Keep a safe distance
It is recommended that drivers remain at least three seconds behind cyclists on the road. Because cyclists don’t have brake lights to warn you when they are slowing down or stopping so it is best to keep as much separation as possible, especially as the roads become more click. When making a pass, leaving one metre between you and the bike to reduce the risk of side-swiping or running a cyclist off the road.
Your door is dangerous
“Dooring” is very common and the consequences can be large. Including the chances of seriously injuring a cyclist, you can also receive a dooring violation and fine. It is both the driver and the passenger’s responsibility to shoulder check for bikers before opening doors.
Distraction is your worst enemy
Always be aware of cyclists on the road and make eye contact whenever possible. This will help you both be able to anticipate each other’s next move while remaining safe. Knowing cyclists hand sings helps to anticipate their next move and also when it is safe to pass.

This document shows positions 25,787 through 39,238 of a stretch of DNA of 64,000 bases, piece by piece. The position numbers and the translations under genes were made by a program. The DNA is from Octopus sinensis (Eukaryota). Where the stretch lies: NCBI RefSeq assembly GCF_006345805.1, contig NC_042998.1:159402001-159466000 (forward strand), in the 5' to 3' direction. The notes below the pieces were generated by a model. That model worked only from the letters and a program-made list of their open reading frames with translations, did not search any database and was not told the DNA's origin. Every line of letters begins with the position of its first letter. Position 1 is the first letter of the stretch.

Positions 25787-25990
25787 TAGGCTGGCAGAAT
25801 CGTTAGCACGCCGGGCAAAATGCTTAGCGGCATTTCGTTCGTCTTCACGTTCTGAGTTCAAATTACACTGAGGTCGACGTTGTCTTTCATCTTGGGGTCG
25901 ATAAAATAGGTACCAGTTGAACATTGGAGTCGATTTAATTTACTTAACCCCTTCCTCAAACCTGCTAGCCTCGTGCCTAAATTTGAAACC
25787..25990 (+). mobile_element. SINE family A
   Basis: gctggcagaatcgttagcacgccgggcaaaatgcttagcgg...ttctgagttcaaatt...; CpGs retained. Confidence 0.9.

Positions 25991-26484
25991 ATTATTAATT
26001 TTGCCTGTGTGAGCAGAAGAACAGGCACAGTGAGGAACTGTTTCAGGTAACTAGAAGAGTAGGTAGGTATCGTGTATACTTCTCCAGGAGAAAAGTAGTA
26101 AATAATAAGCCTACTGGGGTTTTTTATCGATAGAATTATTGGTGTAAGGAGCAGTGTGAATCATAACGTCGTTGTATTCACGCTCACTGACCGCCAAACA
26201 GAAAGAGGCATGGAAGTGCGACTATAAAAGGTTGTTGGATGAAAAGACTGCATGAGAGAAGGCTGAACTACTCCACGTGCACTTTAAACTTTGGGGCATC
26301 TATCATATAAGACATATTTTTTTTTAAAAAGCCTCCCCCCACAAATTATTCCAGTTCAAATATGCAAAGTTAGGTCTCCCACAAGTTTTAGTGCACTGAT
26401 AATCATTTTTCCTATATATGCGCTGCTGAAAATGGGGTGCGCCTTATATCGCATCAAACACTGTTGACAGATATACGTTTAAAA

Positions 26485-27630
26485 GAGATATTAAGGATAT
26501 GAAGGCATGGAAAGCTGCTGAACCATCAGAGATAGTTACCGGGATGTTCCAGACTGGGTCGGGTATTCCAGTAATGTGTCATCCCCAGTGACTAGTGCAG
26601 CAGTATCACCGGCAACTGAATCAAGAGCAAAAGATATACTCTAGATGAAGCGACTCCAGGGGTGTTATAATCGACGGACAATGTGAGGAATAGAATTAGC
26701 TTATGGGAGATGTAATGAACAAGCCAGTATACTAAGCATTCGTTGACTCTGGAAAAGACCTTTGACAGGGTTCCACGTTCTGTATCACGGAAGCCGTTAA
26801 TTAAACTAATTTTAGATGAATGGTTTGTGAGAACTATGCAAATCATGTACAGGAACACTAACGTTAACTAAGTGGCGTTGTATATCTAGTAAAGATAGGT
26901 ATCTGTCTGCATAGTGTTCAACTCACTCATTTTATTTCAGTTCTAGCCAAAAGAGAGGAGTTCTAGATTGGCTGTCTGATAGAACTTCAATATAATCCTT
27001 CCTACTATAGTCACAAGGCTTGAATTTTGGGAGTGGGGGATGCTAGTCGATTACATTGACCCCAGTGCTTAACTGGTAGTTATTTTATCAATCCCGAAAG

Shoulder Check, shoulder check, shoulder check.
Shoulder checking when turning right and watching for oncoming cyclists when turning left is crucial. Always be cautious when entering a roadway or getting in and out of a parking spot.
Respect bike lanes.
Bike lanes are reserved for cyclists. Do not drive in bike lanes and always yield to cyclists when crossing bike lanes to access driveways or parking spots.
I don’t want to be the bearer of bad news here, but I am sad to inform everyone that summer is quickly coming to an end. That’s right, as the days grow shorter and kids prepare to go back to school, fall is just around the corner. The change of season is the perfect time to put on your favourite sweater, drink a pumpkin spice latte, and show your car a little love with some maintenance.
Following these tips can help assure safe travels for you and everyone else on the road.
Check your brakes and tires
Whether you like it or not, living on the Island = rain. Rain causes the roads to get slick due to oil from a hot summer; this means the need to be able to stop on the drop of a dime is essential for avoiding accidents. When wear bars start to show, it’s time to give your tires a change. Checking the tire pressure is also a good idea since tire pressure drops when temperatures become cooler.